Polyphagous Shot Hole Borer


JOHANNESBURG URBAN FOREST ALLIANCE

The Shot Hole Borer Beetle is destroying our Urban Forest

The polyphagous shot hole borer (pshb) is a type of amborsia beetle that is currently infesting over 200 tree species around the country.

This tiny beetle, the size of a sesame seed does not itself kill the tree, rather
it is the fungus that accompanies the beetle and grows in the borer tunnel.

This fungus impacts the trees vascular system and inhibits the flow of water and nutrients within the tree.

How to identify symptoms:

As the beetle is so tiny it is often not seen, therefore it is better to look for signs of infestation. Symptoms vary from species to species.

JOHANNESBURG URBAN FOREST ALLIANCE

JOHANNESBURG URBAN FOREST ALLIANCE

REPRODUCTIVE HOST TREES1

Exotic species

Native SA species

Latin name

Common name

Latin name

Common name

Acacia melanoxylon

Blackwood

Combretum krausii

Forest bushwillow

Acacia mearnsii

Black wattle

Erythrina caffra

Coast coral tree

Acer buergerianum

Trident (Chinese) maple

Podalyria calyptrata

Water blossom pea

Acer negundo

Boxelder

Psoralea pinata

Fountain bush

Acer palmatum

Japanese maple

Salix mucronata

Cape willow

Brachychiton discolor

Pink flame tree

Gleditsia triacanthos

Honey locust

Liquidambar styraciflua

American sweetgum

Magnolia grandiflora

Southern magnolia

Pearsea americana

Avocado

Platanus x acerifolia

London Plane

Quercus palustris

Pin oak

Quercus robur

English Oak

Ricinus communis

Castor bean

Salix alba

White willow

NON-REPRODUCTIVE HOST TREES2

Exotic species

Native SA species

Latin name

Common name

Latin name

Common name

Bauhinia purpurea

Butterfly orchid tree

Bauhinia galpinii

Pride of De Kaap

Betula pendula

Silver birch

Buddleja saligna

False olive

Camellia japonica

Common camellia

Calodendrum capense

Cape chestnut

Carya illinoinensis

Pecan nut

Calpurnia aurea

Geelkeurboom

Ceiba pentandra

Kapok

Combretum erythrophyllum

River bushwillow

Cinnamomum camphora

Camphor

Cordia caffra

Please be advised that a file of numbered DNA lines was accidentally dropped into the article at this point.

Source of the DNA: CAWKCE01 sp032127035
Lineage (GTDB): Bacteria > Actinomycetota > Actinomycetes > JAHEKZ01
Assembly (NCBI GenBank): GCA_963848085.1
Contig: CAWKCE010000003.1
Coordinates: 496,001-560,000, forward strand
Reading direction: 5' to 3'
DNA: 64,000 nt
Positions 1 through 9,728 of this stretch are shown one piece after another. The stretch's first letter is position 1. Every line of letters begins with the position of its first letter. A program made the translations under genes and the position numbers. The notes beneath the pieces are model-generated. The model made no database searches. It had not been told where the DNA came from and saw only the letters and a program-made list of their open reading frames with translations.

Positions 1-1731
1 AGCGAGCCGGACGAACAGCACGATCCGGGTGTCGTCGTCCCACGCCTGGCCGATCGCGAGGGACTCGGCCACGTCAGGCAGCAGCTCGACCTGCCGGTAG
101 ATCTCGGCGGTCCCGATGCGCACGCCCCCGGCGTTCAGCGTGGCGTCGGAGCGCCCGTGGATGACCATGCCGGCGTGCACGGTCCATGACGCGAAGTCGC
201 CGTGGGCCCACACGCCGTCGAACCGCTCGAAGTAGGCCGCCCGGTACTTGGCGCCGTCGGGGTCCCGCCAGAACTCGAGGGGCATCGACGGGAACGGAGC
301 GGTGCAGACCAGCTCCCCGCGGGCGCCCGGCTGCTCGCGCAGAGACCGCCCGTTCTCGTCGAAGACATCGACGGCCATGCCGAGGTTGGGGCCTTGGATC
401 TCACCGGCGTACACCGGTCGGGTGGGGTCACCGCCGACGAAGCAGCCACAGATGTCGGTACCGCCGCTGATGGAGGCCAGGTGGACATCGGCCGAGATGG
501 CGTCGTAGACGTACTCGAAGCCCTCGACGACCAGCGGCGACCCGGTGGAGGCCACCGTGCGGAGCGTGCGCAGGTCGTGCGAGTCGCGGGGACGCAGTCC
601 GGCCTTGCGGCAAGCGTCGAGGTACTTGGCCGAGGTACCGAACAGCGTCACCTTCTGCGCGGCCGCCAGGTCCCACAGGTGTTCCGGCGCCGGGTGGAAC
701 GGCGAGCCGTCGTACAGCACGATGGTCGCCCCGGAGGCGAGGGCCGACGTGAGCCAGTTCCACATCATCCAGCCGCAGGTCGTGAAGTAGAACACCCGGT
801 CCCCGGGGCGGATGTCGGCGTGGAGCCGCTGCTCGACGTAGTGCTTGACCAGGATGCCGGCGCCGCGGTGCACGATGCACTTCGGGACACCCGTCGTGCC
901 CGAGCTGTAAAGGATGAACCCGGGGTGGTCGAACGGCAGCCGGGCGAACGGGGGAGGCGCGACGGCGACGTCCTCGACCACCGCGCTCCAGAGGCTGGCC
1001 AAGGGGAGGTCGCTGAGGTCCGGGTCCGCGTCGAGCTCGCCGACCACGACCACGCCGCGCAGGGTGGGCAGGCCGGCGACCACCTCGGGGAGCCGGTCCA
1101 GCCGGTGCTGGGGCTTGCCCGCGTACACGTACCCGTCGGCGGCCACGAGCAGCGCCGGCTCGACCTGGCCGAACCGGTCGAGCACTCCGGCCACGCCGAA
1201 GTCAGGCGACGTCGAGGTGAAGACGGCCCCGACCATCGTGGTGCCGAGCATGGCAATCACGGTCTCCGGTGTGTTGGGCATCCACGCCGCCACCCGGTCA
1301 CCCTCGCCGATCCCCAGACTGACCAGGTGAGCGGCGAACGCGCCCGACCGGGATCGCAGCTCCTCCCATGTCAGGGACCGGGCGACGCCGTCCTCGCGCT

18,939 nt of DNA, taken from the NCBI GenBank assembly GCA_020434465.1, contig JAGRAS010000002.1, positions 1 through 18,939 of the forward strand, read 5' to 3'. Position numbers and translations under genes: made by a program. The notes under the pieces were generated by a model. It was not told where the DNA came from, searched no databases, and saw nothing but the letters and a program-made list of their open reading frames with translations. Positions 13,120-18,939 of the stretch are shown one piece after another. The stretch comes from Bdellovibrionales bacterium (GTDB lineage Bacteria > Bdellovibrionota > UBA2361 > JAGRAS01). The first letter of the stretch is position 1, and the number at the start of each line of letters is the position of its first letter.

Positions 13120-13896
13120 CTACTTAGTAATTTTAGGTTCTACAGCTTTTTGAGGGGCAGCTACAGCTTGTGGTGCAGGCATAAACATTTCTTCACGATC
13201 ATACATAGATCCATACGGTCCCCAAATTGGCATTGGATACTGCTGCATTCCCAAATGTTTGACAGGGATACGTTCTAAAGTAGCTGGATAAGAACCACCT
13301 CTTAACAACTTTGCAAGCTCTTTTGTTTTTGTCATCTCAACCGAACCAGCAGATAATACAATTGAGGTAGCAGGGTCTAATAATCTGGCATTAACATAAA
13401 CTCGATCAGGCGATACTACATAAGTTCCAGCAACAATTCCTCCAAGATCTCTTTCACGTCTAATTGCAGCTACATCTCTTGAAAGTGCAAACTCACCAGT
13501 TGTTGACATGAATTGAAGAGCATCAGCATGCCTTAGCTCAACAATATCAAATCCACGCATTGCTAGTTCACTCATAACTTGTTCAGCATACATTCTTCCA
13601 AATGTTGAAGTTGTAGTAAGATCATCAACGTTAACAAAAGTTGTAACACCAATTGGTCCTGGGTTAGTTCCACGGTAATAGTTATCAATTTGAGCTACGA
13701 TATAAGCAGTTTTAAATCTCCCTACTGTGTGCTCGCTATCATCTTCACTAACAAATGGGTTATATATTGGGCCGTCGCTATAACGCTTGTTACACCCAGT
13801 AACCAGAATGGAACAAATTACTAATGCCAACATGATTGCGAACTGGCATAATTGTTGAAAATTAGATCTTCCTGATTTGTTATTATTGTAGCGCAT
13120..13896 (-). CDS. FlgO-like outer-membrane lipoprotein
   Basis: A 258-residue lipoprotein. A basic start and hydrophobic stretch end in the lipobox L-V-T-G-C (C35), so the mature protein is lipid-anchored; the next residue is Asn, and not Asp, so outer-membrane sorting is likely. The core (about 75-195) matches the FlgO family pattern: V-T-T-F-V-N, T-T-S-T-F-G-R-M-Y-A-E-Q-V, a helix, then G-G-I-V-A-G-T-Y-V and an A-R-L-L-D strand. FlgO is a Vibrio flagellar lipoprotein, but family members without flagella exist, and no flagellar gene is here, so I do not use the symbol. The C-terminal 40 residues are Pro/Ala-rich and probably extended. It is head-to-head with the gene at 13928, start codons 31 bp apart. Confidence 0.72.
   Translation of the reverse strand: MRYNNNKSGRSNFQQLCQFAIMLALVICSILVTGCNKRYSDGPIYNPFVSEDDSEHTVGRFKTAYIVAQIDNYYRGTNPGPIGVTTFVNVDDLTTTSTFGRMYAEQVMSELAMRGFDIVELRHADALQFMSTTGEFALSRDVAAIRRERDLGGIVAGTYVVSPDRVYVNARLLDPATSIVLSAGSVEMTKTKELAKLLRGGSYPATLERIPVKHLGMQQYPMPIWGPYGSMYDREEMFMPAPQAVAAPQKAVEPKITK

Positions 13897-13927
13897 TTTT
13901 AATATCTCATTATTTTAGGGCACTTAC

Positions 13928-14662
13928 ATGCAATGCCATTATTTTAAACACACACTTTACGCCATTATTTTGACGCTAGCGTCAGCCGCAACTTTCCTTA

Septee tree

Citrus limon

Lemon

Cussonia spicata

Cabbage tree/ Kiepersol

Citrus sinensis

Orange

Diospyros dichrophylla

Star apple

Eriobotrya japonicum

Loquat

Diospyros lycidioides

Monkey plum

Erythrina livingstoniana

Aloe coral tree

Ekebergia capensis

Cape ash

Eucalyptus camaldulensis

River red gum

Erythrina lysistemon

Common coral tree

Ficus carica

Common fig

Ficus natalensis

Natal fig

Fraxinus excelsior

European ash

Grewia occidentalis

Cross berry

Jacaranda mimosifolia

Jacaranda

Gymnosporia buxifolia

Spike thorn

Melia azedarach

Syringa

Halleria lucida

Tree fuschia

Morus sp.

Mulberry

Harpephyllum caffrum

Wild plum

Platanus occidentalis

American plane

Melianthus major

Honey flower/ Kruidjie-roer-my-nie

Platanus racemosa

Californian plane

Nuxia floribunda

Forest elder

Plumeria rubra

Frangipani

Olea europea subsp. africana

Wild olive

Populus nigra

Lombardy poplar

Podocarpus falcatus

Outeniqua yellowwood

Prunus nigra

Black plum

Podocarpus henkelii

Henkel’s yellowwood

Prunus persica

Peach

Protea mundii

Forest sugar bush

Psidium guajava

Guava

Rapanea melanophloeos

Cape beech

Schinus molle

Pepper tree

Schotia brachypetala

Weeping boerbean/ Huilboerboon

Taxodium distichum

Swamp cypress

Prunus africana

Red stinkwood

Ulmus minor = procera

English elm

Senegalia (Acacia) galpinii

Monkey-thorn

Ulmus parvifolia

Chinese elm

Vachellia (Acacia) karroo

Sweet thorn

Viburnum sinensis

Viburnum

Vachellia (Acacia) sieberiana var. woodii

Paper bark thorn

Vitis vinifera

Grapevine

Virgilia divaricata

Keurboom


1 Host trees in which both the beetles and the fungus establish, and where the beetle successfully reproduce. In most cases the reproductive hosts will eventually be killed by the fungus.

2 Host trees that are attacked by the beetle and where the fungus establishes, but where the beetle does not successfully breed. The fungus might, or might not cause disease and kill the trees.

JOHANNESBURG URBAN FOREST ALLIANCE

Watch the video below:

In South Africa, some Evergreens are also affected




PSHB Image Unavailable PSHB Image Unavailable
PSHB Image Unavailable PSHB Image Unavailable
PSHB Image Unavailable PSHB Image Unavailable



HELP STOP THE SPREAD
Infested and dead trees are a breeding ground for shot hole borer (PSHB). Recent tests Indicate that ONE heavily infested tree contains over 100,000 beetles. Dead trees need to be removed and disposed of responsibly.



How to dispose of
infested plant material:

  • Cut infested branches into small pieces.
  • Put into refuse bags and seal.
  • Keep in direct sunlight, the heat from the
    sun will kill the insect and its larvae.

Or

Burn on site.
(Large quantities of infested wood may not be burnt in an urban area)

Or

Consult a tree specialist.

Or

Chip and compost.



Further Reading:


The Conversation
A tiny beetle and its deadly fungus is threatening South Africa’s trees
by Wilhelm de Beer

Read Here

FABI Research Feature
The Polyphagous Shot Hole Borer

Read Here

Australasian Plant Pathology
The polyphagous shot hole borer (PSHB) and its fungal symbiont Fusarium euwallaceae:
A new invasion in South Africa
by T.Paap et al

Read Here